A graduate of University of Ulster, Caóilfíonn Murphy O’Hanlon’s original training was in Photography which led her to capture the landscape around her and created an addiction to light, form and colour. Subsequent study of Millinery, under numerous international tutors, encouraged an exploration of evolving textiles and new materials, merging traditional skills with modernity. Her textile work is a quirky organic fusion of natural fibres, found objects and upcycled fabrics.
Caóilfíonn creates wearable art pieces in nuno felt, wall hangings and sculptural felt. More recently she has been working within Community Arts teaching textile workshops. Her textile art has been shipped to Europe, Canada, America and Australia, a visual reminder of a special place…home. As well as her home studio you can also find Caoilfionn at her studio in Bridge Street Studios, she is also a founding member or the ROGHA arts collective and Feltmakers Ireland.
My adoration of Wool
Having been lucky enough to have grown up on a hill farm high on Slieve Gullion I have had a life- long connection with sheep and wool. My earliest memories include skinny, adopted lambs in cardboard boxes warming by the aga in my nana’s kitchen with their tight oily curled fleeces. I remember walking and gathering stray casts of wool from the fields in early summer with my Grandfather. The excitement and noise of shearing and dipping day, when visiting shearers would arrive with their dogs, whistles, craic and slagging and bring all the sheep down from the hills to the paddock for the yearly clip. The sense of smell and touch from these occasions are still so vivid.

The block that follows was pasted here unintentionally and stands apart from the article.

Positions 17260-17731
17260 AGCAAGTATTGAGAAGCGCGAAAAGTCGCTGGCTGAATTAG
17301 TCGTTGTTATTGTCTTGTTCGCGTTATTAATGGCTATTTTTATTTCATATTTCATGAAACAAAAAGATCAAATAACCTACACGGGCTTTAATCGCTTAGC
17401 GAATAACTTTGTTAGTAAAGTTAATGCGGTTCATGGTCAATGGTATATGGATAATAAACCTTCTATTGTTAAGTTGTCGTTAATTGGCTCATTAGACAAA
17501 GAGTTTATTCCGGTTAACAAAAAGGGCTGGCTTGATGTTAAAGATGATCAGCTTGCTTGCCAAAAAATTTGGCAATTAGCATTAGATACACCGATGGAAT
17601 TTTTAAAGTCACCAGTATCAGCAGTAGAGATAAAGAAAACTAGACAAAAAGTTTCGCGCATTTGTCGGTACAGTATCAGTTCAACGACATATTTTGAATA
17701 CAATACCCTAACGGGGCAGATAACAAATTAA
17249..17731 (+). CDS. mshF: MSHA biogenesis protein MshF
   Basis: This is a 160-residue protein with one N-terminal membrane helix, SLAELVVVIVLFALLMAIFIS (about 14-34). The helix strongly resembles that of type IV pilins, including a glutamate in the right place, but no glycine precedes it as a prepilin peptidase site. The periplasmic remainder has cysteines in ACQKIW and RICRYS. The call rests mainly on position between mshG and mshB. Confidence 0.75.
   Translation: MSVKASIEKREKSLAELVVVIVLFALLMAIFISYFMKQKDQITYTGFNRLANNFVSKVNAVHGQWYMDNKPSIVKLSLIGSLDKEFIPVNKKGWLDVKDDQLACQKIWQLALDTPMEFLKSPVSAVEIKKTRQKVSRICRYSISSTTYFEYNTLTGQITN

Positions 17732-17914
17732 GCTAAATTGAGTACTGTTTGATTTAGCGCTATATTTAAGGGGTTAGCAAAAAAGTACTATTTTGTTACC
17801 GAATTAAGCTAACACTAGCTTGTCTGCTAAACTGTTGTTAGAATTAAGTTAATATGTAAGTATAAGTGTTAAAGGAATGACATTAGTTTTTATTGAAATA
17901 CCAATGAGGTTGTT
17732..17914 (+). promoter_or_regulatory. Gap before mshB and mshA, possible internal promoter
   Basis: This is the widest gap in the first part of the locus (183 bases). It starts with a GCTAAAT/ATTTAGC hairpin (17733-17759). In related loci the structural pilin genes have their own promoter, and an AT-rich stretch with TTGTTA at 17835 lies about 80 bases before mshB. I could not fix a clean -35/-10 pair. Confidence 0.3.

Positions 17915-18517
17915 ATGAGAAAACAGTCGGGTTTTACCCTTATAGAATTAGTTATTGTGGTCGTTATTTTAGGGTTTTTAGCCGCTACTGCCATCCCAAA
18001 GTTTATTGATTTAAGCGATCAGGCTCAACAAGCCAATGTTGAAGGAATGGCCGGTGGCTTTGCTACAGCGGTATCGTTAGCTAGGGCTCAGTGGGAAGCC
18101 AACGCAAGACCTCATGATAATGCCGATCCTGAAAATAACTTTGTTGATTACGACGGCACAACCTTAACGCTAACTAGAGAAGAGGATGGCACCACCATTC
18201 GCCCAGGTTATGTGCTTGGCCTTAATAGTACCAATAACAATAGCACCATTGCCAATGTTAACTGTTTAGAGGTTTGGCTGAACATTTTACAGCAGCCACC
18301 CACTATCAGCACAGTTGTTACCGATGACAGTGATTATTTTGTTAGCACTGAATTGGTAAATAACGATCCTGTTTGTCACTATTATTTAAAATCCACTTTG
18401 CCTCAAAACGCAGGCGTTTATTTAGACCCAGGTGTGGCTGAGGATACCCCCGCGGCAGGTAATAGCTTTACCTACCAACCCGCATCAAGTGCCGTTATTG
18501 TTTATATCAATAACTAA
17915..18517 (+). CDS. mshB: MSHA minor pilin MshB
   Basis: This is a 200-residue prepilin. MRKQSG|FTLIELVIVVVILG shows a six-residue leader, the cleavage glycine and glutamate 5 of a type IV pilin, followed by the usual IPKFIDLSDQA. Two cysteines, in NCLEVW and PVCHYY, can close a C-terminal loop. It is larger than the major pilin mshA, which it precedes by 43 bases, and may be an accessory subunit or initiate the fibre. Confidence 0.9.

My nana taught me to knit and to crochet, but discovering the versatility of felting was a revelation to me as artistic expression. I found it soon became my therapeutic, go to textile medium instantly connecting me to the landscape at my door and allowing me to translate the textures, form and sense of place in my work drawing on past bonds and imbuing memories into each piece.
Caóilfíonn Murphy O’Hanlon